OSLO (Reuters) - Norwegians vote on Sept. 10 and 11 to pick a parliament for the next four years and determine whether the centre-right minority government stays in power or is replaced by parties on the centre-left.
Opinion polls show the election remains too close to call. Exit polls and forecasts based on early votes will be made public on Monday at 1900 GMT, and most ballots will be counted within three to four hours.
In the case of an exceptionally tight race however, the final result may not emerge until late on Tuesday.
Below is a summary of key policy differences and the dynamics of the race:
All 169 seats in parliament are up for grabs, and as many as nine parties are expected to win seats under Norway’s system of proportional representation.
However, there are only two candidates for the job of prime minister - the incumbent Erna Solberg of the Conservatives and Labour’s Jonas Gahr Stoere.
A calculation by www.pollofpolls.no, measuring the average of September opinion polls, gave Solberg’s four-party block 85 seats, just enough for a majority, while the four on the centre-left, plus the independent Green Party, would win 84 seats.
But whether it’s the centre-left or centre-right that hits the crucial 85 seats, the winner faces tricky post-election negotiations and will meet tough demands from small parties to keep their support over the next four years.
The race could be decided by how many of the small parties clear the key four-percent hurdle that gives access to a pool of so-called ‘seats at large’, boosting their presence in parliament.
Two parties on the right, two on the left and one in the centre, the Greens, are all close to this key threshold.
Solberg seeks further cuts in personal income tax and a reduction of the wealth tax, but has declined to say by how much. She requires backing from the centrist Liberals and Christian Democrats, which would temper the size of any cuts.
Labour has vowed to raise taxes for above-average earners and the wealthy by up to $2 billion to improve public services and reduce the reliance on cash from Norway’s sovereign wealth fund.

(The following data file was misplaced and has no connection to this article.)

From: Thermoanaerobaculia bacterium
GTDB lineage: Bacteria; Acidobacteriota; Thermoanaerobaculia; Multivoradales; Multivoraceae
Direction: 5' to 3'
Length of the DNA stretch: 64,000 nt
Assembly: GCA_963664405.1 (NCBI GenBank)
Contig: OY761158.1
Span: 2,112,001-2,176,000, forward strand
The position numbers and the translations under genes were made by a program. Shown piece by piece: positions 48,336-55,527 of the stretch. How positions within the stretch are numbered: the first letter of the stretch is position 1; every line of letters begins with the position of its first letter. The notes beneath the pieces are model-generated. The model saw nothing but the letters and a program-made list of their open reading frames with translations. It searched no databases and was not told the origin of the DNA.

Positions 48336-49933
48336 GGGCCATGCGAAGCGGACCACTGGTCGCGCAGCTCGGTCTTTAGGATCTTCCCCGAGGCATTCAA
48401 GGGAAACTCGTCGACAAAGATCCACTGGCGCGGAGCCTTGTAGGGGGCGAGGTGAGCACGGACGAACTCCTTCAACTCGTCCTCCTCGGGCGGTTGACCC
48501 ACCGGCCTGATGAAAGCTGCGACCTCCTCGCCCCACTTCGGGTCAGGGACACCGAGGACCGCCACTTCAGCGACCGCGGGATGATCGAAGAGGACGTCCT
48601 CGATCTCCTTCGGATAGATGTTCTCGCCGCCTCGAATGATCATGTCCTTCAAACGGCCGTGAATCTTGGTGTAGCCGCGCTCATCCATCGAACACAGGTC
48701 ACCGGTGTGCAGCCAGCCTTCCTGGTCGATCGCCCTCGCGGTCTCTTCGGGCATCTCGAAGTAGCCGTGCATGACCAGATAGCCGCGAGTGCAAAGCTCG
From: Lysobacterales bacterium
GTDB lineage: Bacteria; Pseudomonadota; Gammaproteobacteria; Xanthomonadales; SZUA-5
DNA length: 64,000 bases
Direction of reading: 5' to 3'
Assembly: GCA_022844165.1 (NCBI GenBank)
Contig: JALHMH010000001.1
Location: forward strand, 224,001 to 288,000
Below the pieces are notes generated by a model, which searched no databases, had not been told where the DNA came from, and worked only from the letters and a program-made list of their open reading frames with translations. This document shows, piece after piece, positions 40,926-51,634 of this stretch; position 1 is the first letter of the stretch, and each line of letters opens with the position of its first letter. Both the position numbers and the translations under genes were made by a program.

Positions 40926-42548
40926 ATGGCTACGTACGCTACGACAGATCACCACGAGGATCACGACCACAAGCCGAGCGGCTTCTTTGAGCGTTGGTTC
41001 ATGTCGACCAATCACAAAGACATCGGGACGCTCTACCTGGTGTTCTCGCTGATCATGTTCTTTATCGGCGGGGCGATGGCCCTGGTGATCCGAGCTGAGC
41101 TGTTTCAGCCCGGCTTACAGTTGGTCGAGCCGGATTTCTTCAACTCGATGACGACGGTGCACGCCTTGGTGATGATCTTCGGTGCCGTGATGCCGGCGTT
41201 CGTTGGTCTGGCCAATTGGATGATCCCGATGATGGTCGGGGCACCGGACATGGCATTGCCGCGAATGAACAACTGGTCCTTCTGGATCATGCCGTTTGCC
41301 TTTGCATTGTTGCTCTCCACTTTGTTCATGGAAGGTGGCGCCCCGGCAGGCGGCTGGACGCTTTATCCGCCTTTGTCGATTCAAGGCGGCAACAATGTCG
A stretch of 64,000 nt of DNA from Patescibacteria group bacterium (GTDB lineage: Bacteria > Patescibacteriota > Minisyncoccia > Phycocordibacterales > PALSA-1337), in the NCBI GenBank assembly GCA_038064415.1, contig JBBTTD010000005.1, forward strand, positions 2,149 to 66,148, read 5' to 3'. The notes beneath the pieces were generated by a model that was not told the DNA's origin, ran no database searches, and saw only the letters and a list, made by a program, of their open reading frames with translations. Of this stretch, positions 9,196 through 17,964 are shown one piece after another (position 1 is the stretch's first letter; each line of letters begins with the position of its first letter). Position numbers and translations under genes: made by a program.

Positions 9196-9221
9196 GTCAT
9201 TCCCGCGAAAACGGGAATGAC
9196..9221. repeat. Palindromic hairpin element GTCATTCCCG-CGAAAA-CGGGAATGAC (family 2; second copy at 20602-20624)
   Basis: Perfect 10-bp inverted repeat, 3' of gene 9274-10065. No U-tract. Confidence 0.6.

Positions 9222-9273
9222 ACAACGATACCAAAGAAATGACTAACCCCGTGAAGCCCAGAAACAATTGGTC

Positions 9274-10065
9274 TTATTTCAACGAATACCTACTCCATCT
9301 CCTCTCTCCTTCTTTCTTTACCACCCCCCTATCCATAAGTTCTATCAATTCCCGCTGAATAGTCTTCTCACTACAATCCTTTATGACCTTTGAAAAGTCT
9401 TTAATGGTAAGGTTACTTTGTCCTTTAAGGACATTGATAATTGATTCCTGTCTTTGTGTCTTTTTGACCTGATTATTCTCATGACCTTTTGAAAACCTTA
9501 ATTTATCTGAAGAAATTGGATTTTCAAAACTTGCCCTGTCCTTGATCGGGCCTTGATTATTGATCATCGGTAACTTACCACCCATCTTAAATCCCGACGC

Citing concerns over climate change and potential pollution, several small parties seek to limit the expansion of Norway’s oil and gas industry, which brings in almost half the country’s export revenues.
The independent Greens, which could hold the balance of power in post-election manoeuvres, have made it a condition for anyone seeking their support to end all exploration – a demand that neither Labour nor the Conservatives are willing to meet.
Meanwhile, the Liberal Party hopes to slow down the awards of new exploration acreage to oil firms if the Conservatives stay in power, while on the left the Reds and the Socialist Left will make similar demands of a Labour-led government.
The seas surrounding the arctic Lofoten archipelago could thus remain off-limits to the oil industry, while the extent of drilling in the far-north Barents Sea may emerge as a flash-point in post-election negotiations.
With nearly $1 trillion saved up from Norway’s extensive oil and gas industry, the next parliament faces key questions over how to organise the fund and whether to allow investments beyond the foreign stocks, bonds and real estate it currently holds.
Decisions are mostly made in consensus between the bigger parties, however, and neither Labour nor the Conservatives have said whether they agree with a recent report that suggested it should no longer be managed by the central bank.
If Labour’s Gahr Stoere emerges as the likely next prime minister, he will face pressure from centre-left parties to review EU-outsider Norway’s extensive inclusion in the European Union’s single market.
At stake is Norway’s participation in the European Economic Area (EEA) treaty, strongly favoured by both Labour and the Conservatives but opposed by the euro-sceptic Centre Party (CP) and the Socialist Left (SL).
However, toth the CP and the SL, in government with Labour from 2005 to 2013, agreed at the time to govern on the basis of the EEA.
An interactive Reuters graphic of polling data can be found at tmsnrt.rs/2wYkVIO
Reporting by Terje Solsvik; Editing by Gareth Jones